If possible, tailor your content to match actions that recipients took on your website. For example, if a person signed up for a newsletter, send them a thank-you message along with something extra, such as a discount code for their next purchase.


When sending a message explicitly designed to increase purchases, use the subject line to convey urgency and benefits. One possibility is to say something like, “Up to 60% off all hiking boots — Sale ends tomorrow!” That way, people know what’s in it for them if they open the message and not to delay in acting.


Prioritize an Excellent User Experience


Ensuring that you offer an outstanding user experience is another valuable way to improve your sales funnel. Estimates suggest that approximately 80% of people go to competitors’ sites due to poor user experience. You can help people enjoy your site by making relatively simple design decisions.


For example, adding a horizontal navigation bar at the top of the site aligns with what people expect while matching the pattern that many unconsciously follow when reading website content. Also, choosing a maximum of four to five categories establishes a hierarchy and prevents people from getting overwhelmed. Assign all other content to an appropriate subcategory.


User experience extends to offline interactions, too. You might have a dedicated phone extension for people to use if they’re thinking about making their first purchases and have some lingering questions. Some individuals still prefer hearing a friendly voice on the other end of the line rather than using a chatbot or typing an email — especially if they’re getting ready to make a significant purchase.


Assess all the ways that people could encounter your brand or company. Then, determine what you could do to make those experiences as pleasant and seamless as possible. People develop opinions, often without even realizing it. That means anything you can do to help them see your brand positively could increase conversions.


Optimize Your Calls to Action


Your call to action (CTA) might only include five words or less. However, it’s a crucial part of guiding people along the purchase journey. Look at all your webpages and other content to verify that each one has a single CTA. That way, there’s no question about the desired next steps for someone to take.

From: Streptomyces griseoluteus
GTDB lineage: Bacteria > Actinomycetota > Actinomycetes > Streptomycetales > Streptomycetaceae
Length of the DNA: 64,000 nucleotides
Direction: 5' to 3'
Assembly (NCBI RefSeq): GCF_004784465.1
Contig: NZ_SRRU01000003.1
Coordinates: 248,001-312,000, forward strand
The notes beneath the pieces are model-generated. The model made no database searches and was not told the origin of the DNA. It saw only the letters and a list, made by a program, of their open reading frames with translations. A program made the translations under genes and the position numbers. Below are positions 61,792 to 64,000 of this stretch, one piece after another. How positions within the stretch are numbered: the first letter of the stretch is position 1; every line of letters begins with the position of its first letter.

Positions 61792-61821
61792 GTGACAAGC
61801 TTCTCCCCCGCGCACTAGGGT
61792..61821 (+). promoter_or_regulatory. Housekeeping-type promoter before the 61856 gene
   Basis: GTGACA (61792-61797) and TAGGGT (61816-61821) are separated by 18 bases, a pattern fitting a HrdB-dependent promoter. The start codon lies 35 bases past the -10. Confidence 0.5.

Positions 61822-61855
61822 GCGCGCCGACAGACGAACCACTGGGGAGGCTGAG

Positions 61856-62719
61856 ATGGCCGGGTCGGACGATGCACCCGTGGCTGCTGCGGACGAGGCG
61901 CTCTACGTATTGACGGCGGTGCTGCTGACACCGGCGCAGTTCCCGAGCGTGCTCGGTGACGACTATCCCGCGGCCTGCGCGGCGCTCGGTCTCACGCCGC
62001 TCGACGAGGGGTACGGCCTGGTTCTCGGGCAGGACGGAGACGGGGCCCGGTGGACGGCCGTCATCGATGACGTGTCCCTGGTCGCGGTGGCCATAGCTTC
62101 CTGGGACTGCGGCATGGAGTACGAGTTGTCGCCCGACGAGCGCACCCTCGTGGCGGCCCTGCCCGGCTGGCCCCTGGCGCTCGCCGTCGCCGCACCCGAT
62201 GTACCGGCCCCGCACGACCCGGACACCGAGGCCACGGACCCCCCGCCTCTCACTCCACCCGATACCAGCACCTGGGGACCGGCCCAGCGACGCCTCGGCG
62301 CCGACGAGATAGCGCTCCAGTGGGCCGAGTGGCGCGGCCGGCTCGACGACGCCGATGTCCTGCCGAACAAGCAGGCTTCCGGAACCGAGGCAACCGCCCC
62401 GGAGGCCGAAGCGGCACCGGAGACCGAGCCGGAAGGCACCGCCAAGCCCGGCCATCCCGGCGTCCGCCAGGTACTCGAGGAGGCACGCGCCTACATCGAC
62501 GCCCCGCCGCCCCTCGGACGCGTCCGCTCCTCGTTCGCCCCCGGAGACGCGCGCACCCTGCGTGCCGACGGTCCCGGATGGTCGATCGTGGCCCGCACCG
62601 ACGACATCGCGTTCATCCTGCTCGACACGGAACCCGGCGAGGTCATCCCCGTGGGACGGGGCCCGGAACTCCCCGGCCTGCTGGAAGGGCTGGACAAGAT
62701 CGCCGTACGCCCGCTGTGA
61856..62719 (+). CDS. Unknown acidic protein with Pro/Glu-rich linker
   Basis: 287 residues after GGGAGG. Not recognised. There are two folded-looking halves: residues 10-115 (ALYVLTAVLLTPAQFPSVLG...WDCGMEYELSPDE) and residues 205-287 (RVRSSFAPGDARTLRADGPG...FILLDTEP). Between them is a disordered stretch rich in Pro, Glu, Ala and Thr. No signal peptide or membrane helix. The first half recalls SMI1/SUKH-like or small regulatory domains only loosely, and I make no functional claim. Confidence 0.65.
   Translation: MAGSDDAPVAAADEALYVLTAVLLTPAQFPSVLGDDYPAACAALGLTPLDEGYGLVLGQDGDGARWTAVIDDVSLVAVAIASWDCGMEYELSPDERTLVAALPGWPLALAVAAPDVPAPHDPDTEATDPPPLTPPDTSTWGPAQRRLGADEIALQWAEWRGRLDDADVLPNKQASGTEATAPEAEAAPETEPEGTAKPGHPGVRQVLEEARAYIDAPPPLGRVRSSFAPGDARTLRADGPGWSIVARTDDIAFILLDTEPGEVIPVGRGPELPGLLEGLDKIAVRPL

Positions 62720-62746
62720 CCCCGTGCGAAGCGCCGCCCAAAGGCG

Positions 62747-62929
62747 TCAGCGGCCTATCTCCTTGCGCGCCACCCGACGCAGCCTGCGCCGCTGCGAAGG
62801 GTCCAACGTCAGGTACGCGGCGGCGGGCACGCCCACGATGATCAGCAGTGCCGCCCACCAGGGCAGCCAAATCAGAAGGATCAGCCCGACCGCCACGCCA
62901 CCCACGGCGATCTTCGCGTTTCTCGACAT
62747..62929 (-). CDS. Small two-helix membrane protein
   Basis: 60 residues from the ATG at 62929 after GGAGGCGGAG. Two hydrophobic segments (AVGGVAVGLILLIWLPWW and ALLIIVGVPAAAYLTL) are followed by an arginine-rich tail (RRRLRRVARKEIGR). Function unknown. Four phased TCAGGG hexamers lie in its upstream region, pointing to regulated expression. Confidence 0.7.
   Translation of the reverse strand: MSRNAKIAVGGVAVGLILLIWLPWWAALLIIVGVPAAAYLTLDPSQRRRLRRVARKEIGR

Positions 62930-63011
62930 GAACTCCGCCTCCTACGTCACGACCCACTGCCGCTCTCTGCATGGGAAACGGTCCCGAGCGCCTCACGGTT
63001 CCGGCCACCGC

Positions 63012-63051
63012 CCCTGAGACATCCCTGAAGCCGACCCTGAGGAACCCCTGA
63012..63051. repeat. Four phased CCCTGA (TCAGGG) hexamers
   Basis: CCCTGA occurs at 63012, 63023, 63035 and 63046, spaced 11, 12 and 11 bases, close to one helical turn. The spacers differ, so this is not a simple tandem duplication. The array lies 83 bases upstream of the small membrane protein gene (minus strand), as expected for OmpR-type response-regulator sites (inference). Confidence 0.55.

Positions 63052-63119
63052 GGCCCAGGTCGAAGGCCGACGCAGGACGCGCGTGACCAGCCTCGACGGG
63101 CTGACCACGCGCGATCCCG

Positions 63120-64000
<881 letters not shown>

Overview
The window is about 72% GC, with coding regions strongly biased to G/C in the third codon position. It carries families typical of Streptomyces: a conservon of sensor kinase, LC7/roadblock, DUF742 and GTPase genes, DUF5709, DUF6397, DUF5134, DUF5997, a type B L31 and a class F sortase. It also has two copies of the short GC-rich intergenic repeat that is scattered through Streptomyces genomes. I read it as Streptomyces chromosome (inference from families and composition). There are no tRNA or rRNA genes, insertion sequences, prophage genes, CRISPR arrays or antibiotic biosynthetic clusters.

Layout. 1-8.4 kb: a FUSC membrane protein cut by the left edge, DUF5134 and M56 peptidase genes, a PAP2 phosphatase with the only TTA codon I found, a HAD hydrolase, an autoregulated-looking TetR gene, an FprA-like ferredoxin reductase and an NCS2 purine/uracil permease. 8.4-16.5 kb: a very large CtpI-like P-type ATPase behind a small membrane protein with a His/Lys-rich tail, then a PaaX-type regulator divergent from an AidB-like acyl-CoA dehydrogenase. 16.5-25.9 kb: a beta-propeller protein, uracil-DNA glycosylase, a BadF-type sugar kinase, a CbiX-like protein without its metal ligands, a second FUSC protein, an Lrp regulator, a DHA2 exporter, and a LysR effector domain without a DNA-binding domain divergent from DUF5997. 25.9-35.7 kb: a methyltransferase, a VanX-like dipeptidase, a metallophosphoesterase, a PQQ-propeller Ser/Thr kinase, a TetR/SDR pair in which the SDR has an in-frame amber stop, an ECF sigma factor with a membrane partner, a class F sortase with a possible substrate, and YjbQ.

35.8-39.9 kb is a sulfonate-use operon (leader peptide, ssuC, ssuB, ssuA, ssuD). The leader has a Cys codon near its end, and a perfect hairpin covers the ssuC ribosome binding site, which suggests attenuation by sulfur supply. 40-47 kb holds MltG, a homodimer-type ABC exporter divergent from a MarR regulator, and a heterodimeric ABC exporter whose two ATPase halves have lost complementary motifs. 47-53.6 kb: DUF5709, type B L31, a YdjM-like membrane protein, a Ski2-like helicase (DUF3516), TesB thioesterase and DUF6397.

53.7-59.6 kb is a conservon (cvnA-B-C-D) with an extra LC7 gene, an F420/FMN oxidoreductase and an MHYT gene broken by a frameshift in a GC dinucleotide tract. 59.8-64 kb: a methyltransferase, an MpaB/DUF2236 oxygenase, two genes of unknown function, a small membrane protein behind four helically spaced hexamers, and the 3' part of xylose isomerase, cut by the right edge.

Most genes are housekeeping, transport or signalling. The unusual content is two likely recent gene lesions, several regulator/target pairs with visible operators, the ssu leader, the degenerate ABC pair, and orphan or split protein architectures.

If you create specific pages for particular groups — as suggested in the earlier tip about landing pages — adjust your CTA to match those segments. For example, when targeting people to sign up for a service, you might say, “Give us a try today.” However, if the goal is to encourage them to register for a seminar, the prompt could be, “Click here to sign up.”


Look at aspects beyond the CTA phrasing, too. Do your color and font choices help the CTA stand out from the surrounding content and draw a person’s eye? If you designed a CTA button, examine the overall size. Is it large enough for people to see and tap on if using a mobile device? Perhaps you want to make some changes to existing CTAs but aren’t sure how to start. In that case, split tests could give valuable clarification.


Performing them involves showing one CTA version to a group and using a different one for another. After using them for a predefined period, you look at the metrics to see which one got the desired response most often. You should ideally only make one major thing different between the two. Otherwise, it’s challenging to figure out which aspect affected consumers the most.


Start Enhancing Your Sales Funnel


These tips prove that you can steer people through the sales funnel and increase their chances of purchasing, even without a massive budget. Before moving ahead with one or several of these tips, pick a few metrics to track. Then, it’s easier to see whether the changes made get the results you’d hoped to achieve.



About the Author

Eleanor is the editor-in-chief at Designerly Magazine. She was the director at a marketing firm prior to becoming a freelance web designer. Eleanor lives in Philly with her husband and dog, Bear.